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Electron drift speed in a copper wire.

  1. Apr 8, 2007 #1
    I'm really stuck on this one problem:

    "A small but measurable current of 4.20E-10 A exists in a copper wire whose diameter is 0.02 cm. Calculate the electron drift speed (in meters/second)."
    Source: Serway and Jewett

    I know that:
    I = 4.20E-10 A
    n = 8960 kg/m^3
    q = 1.6E-19 C
    d = 2E-4 m

    J = (I/A) = n x q x v
    Thus, v = I/(n x q x A)

    What does A stand for and how would I go about finding it? Also, am I converting things correctly and using the proper value for the density?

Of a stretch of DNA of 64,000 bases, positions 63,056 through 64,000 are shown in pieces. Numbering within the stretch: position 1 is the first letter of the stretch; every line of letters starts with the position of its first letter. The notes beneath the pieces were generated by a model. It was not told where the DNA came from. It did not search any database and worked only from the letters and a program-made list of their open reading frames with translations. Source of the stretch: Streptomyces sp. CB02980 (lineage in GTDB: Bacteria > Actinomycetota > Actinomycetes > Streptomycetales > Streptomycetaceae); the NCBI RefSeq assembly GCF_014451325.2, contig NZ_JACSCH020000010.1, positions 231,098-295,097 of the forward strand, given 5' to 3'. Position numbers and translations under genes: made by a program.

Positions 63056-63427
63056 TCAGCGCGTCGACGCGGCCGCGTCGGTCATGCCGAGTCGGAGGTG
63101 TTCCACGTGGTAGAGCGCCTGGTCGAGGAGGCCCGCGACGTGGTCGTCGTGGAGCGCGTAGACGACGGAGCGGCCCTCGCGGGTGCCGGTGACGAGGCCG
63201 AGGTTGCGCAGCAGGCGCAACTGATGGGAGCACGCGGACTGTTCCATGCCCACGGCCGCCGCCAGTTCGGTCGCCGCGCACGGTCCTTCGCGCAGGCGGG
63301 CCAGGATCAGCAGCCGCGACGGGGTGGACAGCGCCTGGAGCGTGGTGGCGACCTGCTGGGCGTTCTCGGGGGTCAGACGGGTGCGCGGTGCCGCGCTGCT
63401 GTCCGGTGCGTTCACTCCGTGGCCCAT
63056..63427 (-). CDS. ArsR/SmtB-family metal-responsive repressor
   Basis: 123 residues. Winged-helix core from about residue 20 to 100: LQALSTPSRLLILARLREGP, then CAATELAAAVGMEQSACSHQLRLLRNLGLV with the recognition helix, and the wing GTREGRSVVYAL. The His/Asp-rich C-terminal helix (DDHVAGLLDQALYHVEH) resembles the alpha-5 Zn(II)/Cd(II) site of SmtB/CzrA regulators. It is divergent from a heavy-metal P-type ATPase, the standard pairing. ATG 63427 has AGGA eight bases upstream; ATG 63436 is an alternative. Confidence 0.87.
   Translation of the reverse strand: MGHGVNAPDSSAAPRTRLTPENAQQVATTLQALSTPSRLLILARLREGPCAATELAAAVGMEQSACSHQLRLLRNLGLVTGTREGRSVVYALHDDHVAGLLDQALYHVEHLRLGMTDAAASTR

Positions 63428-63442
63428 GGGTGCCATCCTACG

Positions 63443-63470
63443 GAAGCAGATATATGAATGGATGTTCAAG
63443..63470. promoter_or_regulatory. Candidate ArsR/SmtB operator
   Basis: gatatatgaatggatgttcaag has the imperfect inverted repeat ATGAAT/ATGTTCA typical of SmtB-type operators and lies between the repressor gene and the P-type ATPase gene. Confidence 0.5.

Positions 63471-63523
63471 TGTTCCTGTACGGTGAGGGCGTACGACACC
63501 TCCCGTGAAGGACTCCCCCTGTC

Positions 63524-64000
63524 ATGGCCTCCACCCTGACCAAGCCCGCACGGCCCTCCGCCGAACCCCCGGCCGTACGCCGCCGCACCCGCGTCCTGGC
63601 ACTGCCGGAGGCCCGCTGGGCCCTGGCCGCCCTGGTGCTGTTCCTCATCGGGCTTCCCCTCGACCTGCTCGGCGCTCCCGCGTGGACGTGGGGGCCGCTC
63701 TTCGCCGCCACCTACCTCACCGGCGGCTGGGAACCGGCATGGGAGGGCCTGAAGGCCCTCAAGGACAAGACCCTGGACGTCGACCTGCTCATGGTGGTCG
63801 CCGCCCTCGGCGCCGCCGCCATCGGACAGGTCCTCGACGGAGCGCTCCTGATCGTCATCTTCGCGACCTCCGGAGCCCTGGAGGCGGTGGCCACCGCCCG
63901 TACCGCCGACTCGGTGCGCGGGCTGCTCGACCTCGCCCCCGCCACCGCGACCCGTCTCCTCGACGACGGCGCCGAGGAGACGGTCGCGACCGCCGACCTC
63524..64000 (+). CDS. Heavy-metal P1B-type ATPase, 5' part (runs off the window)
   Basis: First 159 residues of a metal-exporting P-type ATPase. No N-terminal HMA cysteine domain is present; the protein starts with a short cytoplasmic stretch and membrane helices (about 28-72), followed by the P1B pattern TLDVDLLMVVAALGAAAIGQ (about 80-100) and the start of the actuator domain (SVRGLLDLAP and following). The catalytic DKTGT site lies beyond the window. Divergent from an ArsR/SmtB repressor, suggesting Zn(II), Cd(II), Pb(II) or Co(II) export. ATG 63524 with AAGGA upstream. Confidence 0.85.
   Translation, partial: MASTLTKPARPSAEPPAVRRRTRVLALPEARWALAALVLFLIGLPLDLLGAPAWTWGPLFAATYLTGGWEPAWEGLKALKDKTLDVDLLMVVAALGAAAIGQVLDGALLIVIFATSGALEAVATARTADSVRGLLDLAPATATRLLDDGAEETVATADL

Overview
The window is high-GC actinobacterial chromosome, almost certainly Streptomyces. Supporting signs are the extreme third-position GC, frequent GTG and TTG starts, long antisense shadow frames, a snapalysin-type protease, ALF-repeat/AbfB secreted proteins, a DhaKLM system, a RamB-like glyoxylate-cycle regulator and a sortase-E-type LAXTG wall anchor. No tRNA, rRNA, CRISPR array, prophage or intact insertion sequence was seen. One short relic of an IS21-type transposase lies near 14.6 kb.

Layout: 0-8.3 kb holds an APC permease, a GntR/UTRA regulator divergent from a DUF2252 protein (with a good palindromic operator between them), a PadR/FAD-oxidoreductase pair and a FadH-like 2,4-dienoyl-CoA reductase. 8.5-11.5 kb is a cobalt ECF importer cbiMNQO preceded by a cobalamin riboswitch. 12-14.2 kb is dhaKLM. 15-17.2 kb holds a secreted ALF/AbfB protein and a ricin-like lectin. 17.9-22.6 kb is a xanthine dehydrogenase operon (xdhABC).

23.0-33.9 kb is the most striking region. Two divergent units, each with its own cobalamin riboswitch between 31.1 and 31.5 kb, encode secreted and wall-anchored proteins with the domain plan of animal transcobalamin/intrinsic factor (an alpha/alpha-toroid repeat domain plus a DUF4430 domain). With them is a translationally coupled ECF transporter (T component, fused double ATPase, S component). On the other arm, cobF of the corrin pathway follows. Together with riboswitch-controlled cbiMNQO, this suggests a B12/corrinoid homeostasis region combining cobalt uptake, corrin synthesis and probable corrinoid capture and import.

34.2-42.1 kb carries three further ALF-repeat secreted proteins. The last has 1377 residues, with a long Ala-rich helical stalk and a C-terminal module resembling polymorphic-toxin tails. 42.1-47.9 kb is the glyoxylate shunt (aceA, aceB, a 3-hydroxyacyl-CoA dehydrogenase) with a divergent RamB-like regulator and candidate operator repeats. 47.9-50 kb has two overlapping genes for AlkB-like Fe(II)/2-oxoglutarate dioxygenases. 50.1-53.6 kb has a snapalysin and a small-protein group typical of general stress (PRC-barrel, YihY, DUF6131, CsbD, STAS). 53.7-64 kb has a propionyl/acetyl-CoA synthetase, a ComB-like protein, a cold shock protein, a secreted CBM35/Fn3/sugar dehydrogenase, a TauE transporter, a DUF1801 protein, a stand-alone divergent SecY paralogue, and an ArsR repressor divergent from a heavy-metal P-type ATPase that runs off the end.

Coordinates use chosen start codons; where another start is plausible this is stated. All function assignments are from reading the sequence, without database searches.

Any help would be greatly appreciated.
     
  2. jcsd
  3. Apr 8, 2007 #2
    A is the cross-sectional area of the wire.
     
  4. Apr 8, 2007 #3
    Thank you for the hint. I found the answer now. Apparently I was getting the n density the wrong way as well.

    Proper way to find n: :smile:
    edens.gif

    For the copper wire in the problem:
    edensc.gif
     
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